I am Consultant Anaesthetist at the Oxford University Hospitals NHS Foundation Trust. I trained in Medicine at the University of Oxford (Corpus Christi College) where I obtained a First in Physiology, and University prizes in Medicine, Cardiology and Clinical Pharmacology. After a Wellcome Trust Research Fellowship to support a DPhil in Respiratory Physiology, I undertook anaesthetic training in the Oxford region, while continuing teaching through a lectureship at Corpus Christi College. I was Assistant Professor of Anesthesiology at the University of Michigan, Ann Arbor, USA (1998-9), appointed to my NHS Consultant post at the John Radcliffe Hospital in 1999 and elected to a Fellowship at St John’s College, 2000.
I was the Academic Strategy Officer of the Royal College of Anaesthetists (2005-7), publishing the National Strategy for Academic Anaesthesia – a policy document commissioned to help prepare the specialty nationally for changes in academic medical training. I am elected Member of Council, Royal College of Anaesthetists, where as Chair of the Safe Anaesthesia Liaison Group (SALG) I am national director for patient safety. I instituted a SALG Safety Fellowship at Harvard University, where I hold a visiting professorship, in partnership with the Beth Israel Deaconess Medical Center, Boston, where I have a clinical faculty appointment. In 2014, commissioned by the Royal College I published the international report (NAP5, UK and Ireland) on ‘Accidental Awareness during General Anaesthesia’, culmination of a 4-year Royal College project making over 60 recommendations for clinical practice. This work received numerous awards including the British Medical Journal’s Book Award and the Irish Excellence in Healthcare award.
In the NHS, I have served for several years (until 2018) as Chair/Vice Chair of Medical Staff Council (chair of consultants); I was Training Program Director for Educational Supervisors in Oxford; I was seconded as Director of Medical Education at Worcester; I sat on development boards of two emerging medical schools (Aston and Three Counties); and I am currently Clinical Director, Operating Theatres, NOTSSCAN Division. I served for 3 years as National Clinical Advisor to the NHS New Care Models program, and have advised the Medicines and Healthcare Regulatory Agency (MHRA), the National Institute of Clinical Excellence (NICE) and the Home Office on drugs policy in relation to abuse of anaesthetic drugs.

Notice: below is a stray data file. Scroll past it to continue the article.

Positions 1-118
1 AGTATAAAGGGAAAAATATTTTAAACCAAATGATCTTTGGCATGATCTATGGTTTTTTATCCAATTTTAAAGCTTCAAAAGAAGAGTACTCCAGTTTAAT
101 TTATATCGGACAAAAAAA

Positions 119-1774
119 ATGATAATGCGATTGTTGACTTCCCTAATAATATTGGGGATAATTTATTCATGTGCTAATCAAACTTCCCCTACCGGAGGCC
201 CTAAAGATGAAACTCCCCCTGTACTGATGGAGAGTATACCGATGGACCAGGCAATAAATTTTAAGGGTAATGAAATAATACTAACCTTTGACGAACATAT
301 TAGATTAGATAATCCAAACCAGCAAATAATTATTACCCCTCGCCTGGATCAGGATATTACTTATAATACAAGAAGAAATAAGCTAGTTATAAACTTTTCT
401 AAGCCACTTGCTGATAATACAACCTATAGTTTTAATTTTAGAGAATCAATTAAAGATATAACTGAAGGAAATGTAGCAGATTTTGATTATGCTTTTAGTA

I have received several national and international awards include the Royal College Gold (Jubilee) Medal (2000), Humphry Davy Medal (2006), the Spring Silver Medal (2012) of the College of Anaesthetists of Ireland, Rowling Medal of the Royal College of Anaesthetists (for my work in patient safety). I have held visiting and other professorial appointments at several centres, including at the Royal College of Anaesthetists, London (Macintosh Professorship), at Mayo Clinic (Jacksonville, Florida), University of Texas Southwestern, University of Sydney (Jobson Professor), University of Michigan (inaugural USP Professor), Karolinska Institute Stockholm (Besokande Professor). I have delivered the Victor Horsley Lecture of the British Medical Association 2015, and the Spyros Makris Lecture of the Greek Society of Anaesthesia 2018.